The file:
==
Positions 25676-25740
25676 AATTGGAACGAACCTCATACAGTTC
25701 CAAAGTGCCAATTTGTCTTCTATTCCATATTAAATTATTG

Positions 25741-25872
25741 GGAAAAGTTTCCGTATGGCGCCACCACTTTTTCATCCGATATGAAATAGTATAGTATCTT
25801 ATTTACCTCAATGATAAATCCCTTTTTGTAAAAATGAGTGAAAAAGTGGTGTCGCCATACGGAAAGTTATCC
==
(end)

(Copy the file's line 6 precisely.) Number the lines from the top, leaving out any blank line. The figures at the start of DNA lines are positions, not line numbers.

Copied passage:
25801 ATTTACCTCAATGATAAATCCCTTTTTGTAAAAATGAGTGAAAAAGTGGTGTCGCCATACGGAAAGTTATCC